One morning last week, I went to Ikea for fun. I got a new spatula, lanterns for my porch, a couple measuring cups, and some fabric. Now, there is no reason for me to buy fabric, since I already have stacks of fabric that I haven’t done anything with—yet. But I have a real weakness for patterned textiles.
There’s something magical about them, as if possibility is woven into them–the potential to become curtains or a throw pillow or art. And since “textile” and “text” come from the same root word, it explains my tendency to hoard both fabric and books. Kind of.
In the third Last Word of Jesus from the cross, some interesting weaving happens. John’s gospel depicts about a dozen people nearby. Soldiers, four men, are stationed there to guard the crucified bodies. Jesus’ friends and family are there, four women: his mother, his aunt, Mary the wife of Clopas, and Mary Magdalene. The disciples are nowhere to be found, except for John.
Jesus has just promised the repentant thief that he would be with him in paradise. He next takes care of his aging mother by placing her in the care of his best friend.
Knowing that Jesus is tying up loose ends on earth, John confirms, “From that time on, this disciple took her into his home.” Not only do Jesus’ words tie up loose ends, but they also stitch the two together, beloved mother and beloved disciple.
In the preceding verses, the soldiers have divided Jesus’ garments among themselves four ways, but a dilemma presents itself. Jesus’ long, tunic-like undergarment is seamless, “woven in one piece from top to bottom.” It would be a shame to tear apart a thing of such perfect wholeness—even a barbarian can see that—so the soldiers gamble for it.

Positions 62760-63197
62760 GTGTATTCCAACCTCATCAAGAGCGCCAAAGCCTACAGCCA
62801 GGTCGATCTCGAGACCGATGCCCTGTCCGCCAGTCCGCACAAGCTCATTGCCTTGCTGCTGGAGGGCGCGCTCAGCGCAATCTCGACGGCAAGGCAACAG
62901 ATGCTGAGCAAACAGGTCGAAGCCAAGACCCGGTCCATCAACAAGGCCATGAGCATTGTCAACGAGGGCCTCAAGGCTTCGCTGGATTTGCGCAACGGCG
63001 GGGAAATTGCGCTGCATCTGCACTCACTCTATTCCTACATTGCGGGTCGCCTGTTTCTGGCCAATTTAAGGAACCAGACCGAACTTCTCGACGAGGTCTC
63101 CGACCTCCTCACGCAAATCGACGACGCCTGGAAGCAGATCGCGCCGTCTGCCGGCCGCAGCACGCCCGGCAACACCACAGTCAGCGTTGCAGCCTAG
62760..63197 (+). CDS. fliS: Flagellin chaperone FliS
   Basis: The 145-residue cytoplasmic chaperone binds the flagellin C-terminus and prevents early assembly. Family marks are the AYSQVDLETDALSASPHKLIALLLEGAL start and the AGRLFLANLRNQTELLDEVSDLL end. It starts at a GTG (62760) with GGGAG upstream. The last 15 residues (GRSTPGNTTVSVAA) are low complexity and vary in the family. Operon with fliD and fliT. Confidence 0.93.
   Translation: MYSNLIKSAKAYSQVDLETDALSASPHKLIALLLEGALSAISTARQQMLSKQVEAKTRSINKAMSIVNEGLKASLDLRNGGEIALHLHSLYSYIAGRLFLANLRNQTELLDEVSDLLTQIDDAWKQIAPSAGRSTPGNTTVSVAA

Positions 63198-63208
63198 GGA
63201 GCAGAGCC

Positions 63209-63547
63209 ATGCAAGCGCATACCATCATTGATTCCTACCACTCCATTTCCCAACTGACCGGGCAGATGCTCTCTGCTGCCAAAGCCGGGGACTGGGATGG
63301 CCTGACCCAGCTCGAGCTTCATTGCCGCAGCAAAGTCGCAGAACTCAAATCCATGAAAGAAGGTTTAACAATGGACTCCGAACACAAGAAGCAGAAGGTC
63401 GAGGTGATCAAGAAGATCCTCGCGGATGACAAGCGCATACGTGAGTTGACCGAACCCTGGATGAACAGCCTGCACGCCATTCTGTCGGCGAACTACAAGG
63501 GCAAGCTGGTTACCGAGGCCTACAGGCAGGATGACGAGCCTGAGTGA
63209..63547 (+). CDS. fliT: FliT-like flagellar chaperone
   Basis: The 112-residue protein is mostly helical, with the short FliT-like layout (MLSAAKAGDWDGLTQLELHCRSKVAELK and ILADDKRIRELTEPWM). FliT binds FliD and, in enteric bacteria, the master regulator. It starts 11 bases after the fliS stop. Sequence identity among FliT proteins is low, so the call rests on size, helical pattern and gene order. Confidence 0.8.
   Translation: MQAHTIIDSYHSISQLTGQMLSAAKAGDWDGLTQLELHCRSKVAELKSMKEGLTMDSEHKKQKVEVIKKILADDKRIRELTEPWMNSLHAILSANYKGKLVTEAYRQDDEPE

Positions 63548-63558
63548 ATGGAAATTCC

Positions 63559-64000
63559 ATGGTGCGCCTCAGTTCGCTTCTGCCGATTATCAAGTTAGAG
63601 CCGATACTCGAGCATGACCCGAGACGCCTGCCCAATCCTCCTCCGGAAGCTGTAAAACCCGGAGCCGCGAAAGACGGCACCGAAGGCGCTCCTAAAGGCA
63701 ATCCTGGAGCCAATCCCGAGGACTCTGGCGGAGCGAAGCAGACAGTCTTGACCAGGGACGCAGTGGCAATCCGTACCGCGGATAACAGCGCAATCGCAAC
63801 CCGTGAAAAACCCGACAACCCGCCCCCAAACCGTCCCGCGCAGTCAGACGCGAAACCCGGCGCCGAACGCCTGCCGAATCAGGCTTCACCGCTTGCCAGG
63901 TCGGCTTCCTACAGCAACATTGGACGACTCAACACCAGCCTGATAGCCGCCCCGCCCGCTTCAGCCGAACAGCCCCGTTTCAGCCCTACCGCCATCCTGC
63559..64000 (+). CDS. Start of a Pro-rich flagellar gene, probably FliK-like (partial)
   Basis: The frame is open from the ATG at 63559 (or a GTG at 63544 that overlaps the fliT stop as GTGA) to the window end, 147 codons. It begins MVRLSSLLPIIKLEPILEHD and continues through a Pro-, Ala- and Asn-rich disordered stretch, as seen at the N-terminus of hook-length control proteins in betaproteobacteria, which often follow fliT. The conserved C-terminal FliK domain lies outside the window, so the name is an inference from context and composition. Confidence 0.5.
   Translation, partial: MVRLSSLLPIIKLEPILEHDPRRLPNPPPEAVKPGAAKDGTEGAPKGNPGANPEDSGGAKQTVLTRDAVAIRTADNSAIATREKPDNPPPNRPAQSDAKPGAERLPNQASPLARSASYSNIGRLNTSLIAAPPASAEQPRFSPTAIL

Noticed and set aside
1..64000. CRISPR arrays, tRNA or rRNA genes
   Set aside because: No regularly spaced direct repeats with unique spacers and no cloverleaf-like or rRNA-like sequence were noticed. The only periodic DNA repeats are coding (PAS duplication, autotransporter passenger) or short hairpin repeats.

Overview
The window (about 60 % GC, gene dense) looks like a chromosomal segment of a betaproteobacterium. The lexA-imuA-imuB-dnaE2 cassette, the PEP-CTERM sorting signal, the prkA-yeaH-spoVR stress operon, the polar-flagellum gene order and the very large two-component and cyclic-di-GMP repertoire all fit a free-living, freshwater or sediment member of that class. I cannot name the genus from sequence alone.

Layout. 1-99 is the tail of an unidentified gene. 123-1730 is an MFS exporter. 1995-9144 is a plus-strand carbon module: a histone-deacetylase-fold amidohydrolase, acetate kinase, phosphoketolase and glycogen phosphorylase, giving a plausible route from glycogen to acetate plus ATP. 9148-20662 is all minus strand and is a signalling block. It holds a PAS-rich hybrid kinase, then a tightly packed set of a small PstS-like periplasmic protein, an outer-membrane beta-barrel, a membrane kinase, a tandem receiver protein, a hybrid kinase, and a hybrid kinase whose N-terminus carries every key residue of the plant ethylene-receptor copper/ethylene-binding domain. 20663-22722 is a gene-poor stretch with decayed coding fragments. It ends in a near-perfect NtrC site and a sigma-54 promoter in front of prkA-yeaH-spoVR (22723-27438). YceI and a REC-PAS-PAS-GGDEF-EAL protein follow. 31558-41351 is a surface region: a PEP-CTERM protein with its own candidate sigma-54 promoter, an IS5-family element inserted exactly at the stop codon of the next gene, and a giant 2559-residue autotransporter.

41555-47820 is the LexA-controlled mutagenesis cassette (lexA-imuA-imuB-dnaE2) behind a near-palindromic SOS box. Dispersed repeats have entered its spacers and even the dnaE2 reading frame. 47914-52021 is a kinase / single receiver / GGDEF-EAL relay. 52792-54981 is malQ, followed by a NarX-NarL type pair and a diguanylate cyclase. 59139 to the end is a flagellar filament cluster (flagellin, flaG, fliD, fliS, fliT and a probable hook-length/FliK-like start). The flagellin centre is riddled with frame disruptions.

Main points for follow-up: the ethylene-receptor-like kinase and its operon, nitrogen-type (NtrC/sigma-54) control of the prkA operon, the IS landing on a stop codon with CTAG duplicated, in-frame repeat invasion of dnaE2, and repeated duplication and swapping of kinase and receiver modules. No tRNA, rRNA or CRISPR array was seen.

This perfectly seamless textile is like Jesus, woven of fibers wholly man and wholly God, wholehearted in love. There from the beginning, this living Text was with God and he was God. And although his tunic was preserved in perfect unity, he gave his body to be riven for us, making a way to God.
See Mary and John, a widow leaning on the arm of her son’s dear friend, slowly leaving Calvary. They’ve been woven together, a garment of unity and wholeness to clothe the Church to come.
Note from Em In January and February, I took a dive into a tradition that was, until recently, unfamiliar to me: Jesus’ Last Words from the cross, also known as the Sayings of Jesus on the cross. These seven phrases are taken from all four gospels, Matthew, Mark, Luke, and John. Woven together, they form a cohesive narrative of Jesus’ final hours. Books I read include Cross-Shattered Christ by Stanley Hauerwas, Echoes from Calvary edited by Richard Young, Seven Last Words by Timothy Radcliffe, In the Shadow of the Cross by Stephen C. Rowan, Seven Last Words by Fr. James Martin, and Friday Afternoon: Reflections on the Seven Last Words by Neville Ward. These seven posts I am writing during Lent are my reflections on the Last Words. Enjoy.